With the Senate debating reform of No Child Left Behind, presidential candidate Sen. Bernie Sanders, I-Vt., spoke on Wednesday about other issues affecting young Americans. While acknowledging that "No Child Left Behind must be reformed," Sanders focused on early childhood education and youth unemployment.
"This is an issue of crisis proportions that we are not addressing," Sanders said of youth unemployment. The average real unemployment rate for white 17-20 year-olds is 33.8 percent, according to an Economic Policy Institute report cited by Sanders. That number includes those who have no job, those who are working part-time but would prefer full-time work and those who have given up on looking for work altogether. For young African-Americans, the real unemployment rate is 51.3 percent.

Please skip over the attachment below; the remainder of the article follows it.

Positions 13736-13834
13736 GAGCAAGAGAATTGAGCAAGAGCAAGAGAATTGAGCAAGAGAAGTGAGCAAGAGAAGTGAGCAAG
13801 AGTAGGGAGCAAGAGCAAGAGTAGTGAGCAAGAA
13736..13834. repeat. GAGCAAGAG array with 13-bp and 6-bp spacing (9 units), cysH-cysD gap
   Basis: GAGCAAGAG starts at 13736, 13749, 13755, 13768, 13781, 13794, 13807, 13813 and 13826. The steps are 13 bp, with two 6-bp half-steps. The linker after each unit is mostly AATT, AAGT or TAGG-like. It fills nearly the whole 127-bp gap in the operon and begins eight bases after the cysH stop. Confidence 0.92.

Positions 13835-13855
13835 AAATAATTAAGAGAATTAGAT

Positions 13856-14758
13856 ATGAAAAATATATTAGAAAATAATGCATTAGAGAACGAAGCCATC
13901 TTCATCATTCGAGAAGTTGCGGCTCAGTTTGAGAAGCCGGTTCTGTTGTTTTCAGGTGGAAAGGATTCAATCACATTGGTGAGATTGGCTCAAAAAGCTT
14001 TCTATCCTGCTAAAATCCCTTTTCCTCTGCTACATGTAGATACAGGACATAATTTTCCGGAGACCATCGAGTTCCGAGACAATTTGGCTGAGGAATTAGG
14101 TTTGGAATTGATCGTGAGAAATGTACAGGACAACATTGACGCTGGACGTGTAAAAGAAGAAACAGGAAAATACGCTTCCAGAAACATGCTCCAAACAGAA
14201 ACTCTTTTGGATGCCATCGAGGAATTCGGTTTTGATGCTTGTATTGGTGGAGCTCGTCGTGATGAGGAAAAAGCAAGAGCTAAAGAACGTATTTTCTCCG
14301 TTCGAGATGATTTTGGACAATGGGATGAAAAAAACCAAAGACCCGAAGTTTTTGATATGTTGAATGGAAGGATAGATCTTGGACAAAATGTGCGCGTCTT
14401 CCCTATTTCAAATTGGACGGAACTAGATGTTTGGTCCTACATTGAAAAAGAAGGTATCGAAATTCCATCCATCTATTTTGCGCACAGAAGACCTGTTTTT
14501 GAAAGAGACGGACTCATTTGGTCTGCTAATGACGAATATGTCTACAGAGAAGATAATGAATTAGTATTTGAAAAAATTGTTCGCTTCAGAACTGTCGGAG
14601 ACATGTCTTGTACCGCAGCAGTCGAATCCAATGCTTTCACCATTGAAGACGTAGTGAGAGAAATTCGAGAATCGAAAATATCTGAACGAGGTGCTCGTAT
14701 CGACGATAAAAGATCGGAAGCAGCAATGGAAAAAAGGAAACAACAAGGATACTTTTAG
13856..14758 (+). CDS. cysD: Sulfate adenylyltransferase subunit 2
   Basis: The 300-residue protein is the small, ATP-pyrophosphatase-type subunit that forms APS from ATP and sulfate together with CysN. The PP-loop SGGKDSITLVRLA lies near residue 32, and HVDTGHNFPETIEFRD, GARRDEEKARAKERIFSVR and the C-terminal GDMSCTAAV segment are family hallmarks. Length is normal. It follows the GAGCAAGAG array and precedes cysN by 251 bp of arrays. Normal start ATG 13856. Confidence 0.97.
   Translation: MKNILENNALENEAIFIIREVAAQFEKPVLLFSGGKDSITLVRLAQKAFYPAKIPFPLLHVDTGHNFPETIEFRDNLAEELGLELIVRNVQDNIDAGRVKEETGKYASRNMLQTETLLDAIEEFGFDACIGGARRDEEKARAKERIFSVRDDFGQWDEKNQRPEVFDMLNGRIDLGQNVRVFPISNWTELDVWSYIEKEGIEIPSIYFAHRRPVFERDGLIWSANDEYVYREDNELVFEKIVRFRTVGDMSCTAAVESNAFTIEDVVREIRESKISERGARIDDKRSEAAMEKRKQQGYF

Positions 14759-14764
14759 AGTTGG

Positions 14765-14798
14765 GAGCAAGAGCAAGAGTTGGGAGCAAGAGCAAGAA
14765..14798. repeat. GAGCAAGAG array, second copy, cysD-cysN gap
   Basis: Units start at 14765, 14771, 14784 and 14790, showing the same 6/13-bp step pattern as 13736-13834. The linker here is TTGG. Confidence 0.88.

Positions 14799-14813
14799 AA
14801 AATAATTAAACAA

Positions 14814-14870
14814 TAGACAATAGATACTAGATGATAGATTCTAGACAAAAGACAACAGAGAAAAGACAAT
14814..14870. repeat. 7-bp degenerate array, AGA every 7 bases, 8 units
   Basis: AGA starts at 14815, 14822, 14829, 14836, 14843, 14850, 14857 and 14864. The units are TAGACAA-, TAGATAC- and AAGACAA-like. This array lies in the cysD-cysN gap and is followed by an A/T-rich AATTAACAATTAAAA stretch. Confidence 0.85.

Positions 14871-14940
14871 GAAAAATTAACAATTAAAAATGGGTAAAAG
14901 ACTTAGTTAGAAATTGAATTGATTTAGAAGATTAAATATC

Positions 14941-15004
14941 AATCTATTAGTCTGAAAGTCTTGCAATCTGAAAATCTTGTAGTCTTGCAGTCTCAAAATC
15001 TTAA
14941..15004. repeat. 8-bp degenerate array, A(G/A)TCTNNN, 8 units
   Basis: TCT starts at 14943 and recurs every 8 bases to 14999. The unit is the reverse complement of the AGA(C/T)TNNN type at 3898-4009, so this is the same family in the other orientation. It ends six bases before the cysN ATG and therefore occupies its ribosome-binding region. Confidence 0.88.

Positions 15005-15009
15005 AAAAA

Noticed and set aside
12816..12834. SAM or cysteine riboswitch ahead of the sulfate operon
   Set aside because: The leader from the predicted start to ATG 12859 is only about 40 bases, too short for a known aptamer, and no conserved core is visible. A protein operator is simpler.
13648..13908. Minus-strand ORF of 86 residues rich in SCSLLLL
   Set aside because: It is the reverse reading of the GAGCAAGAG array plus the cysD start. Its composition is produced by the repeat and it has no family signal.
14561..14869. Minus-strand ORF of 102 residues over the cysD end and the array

"It is no great secret to anyone that without work, without education, and without hope, people get into trouble," Sanders said. "They get into destructive activity or self-destructive activity." Sanders noted that the United States has more people in prison than any other country, including communist-led China.
While some would see that as a reason for criminal justice reform, Sanders confined his case to creating better opportunities for young people. "It makes a lot more sense for us to be investing in jobs and in education than to be spending billions of dollars on jails and incarceration."
Sanders' solution to rampant youth unemployment is a simple one: Give state and local governments money to hire young workers. Specifically, he argues for $5.5 billion to employ one million people between ages 16 and 24. Job training would also be included in that appropriation.
"Some people would call $5.5 billion a lot of money," he said. "It is. But it's a lot less expensive to provide jobs and education to our young people than to lock them up and to destroy their lives."
None of the other four senators running for president has given a floor speech about the No Child Left Behind replacement bill as of publication.